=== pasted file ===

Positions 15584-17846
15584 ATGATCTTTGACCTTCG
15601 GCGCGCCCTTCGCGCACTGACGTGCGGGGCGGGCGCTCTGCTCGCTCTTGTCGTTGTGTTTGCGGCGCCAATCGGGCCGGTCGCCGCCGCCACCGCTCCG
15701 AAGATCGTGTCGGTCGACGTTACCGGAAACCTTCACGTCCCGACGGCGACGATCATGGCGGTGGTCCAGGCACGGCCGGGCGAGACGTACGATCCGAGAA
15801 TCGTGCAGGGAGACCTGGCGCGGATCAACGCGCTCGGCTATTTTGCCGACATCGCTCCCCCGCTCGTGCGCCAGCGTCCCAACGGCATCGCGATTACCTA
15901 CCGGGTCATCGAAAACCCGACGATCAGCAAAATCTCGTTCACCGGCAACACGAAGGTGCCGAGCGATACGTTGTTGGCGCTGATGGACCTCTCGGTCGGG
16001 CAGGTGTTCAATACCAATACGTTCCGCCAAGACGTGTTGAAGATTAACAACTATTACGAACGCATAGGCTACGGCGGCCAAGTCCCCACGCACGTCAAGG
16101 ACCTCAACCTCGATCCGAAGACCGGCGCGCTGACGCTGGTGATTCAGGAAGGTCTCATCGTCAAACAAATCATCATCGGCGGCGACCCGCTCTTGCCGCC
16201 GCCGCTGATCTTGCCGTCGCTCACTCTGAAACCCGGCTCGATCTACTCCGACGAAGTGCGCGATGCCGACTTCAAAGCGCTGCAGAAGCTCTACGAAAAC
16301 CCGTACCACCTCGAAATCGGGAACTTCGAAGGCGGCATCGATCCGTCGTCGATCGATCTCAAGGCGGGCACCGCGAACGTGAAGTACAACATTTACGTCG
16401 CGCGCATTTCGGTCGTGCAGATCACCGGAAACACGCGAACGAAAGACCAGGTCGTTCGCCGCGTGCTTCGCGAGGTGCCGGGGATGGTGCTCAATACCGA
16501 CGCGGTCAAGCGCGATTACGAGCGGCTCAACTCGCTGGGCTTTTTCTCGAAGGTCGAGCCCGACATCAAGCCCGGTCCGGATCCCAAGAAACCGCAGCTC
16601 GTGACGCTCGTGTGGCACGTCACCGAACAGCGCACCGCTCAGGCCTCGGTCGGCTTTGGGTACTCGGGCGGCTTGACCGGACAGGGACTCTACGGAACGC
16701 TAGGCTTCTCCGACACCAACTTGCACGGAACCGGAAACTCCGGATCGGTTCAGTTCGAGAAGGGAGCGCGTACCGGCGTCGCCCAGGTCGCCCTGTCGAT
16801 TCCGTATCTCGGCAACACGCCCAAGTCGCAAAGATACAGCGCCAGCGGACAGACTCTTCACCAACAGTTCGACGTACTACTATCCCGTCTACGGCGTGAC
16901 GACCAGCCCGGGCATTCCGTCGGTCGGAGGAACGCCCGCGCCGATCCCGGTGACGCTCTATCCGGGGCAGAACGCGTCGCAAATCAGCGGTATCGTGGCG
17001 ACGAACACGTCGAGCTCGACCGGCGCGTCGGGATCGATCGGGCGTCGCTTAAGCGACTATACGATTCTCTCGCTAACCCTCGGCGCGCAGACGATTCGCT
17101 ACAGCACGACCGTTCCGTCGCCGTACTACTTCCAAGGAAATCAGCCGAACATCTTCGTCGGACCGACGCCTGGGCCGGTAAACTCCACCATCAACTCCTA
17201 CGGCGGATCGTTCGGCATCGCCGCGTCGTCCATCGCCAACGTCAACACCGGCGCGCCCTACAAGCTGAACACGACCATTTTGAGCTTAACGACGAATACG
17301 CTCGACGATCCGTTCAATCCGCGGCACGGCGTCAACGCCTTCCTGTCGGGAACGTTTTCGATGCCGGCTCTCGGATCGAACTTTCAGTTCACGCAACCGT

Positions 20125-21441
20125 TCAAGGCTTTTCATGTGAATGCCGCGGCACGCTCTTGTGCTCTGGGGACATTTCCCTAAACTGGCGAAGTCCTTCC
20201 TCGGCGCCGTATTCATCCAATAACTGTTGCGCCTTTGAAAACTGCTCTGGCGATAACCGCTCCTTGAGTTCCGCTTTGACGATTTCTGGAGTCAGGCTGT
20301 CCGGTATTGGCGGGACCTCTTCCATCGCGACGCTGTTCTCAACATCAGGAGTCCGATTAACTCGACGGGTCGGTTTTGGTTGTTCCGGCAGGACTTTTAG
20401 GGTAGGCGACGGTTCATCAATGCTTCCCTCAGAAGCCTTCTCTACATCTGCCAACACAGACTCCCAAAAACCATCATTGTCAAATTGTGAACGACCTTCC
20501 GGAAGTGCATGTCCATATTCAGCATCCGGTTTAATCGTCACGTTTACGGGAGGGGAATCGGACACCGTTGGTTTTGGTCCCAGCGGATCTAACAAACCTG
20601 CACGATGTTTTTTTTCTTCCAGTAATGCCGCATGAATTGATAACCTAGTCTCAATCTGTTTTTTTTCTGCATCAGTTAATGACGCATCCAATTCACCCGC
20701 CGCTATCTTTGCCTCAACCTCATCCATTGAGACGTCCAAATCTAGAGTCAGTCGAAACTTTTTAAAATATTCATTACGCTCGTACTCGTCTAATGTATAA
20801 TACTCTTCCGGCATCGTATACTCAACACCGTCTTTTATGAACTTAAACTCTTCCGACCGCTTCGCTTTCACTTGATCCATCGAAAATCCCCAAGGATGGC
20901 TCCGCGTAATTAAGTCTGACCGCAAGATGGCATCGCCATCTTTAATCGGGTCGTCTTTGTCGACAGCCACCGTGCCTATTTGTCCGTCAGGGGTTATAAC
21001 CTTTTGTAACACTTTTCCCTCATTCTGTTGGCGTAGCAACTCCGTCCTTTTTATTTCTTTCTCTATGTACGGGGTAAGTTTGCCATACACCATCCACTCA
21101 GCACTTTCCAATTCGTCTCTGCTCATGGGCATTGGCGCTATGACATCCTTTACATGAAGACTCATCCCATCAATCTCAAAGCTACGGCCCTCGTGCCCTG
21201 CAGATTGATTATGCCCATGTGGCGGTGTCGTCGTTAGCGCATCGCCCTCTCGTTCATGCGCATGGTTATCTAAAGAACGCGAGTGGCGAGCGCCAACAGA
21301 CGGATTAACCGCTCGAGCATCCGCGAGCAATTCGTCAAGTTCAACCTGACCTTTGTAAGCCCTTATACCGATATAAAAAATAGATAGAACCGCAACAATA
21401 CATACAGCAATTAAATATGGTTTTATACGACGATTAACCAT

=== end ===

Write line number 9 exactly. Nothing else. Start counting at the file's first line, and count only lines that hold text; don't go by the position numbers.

16201 GCCGCTGATCTTGCCGTCGCTCACTCTGAAACCCGGCTCGATCTACTCCGACGAAGTGCGCGATGCCGACTTCAAAGCGCTGCAGAAGCTCTACGAAAAC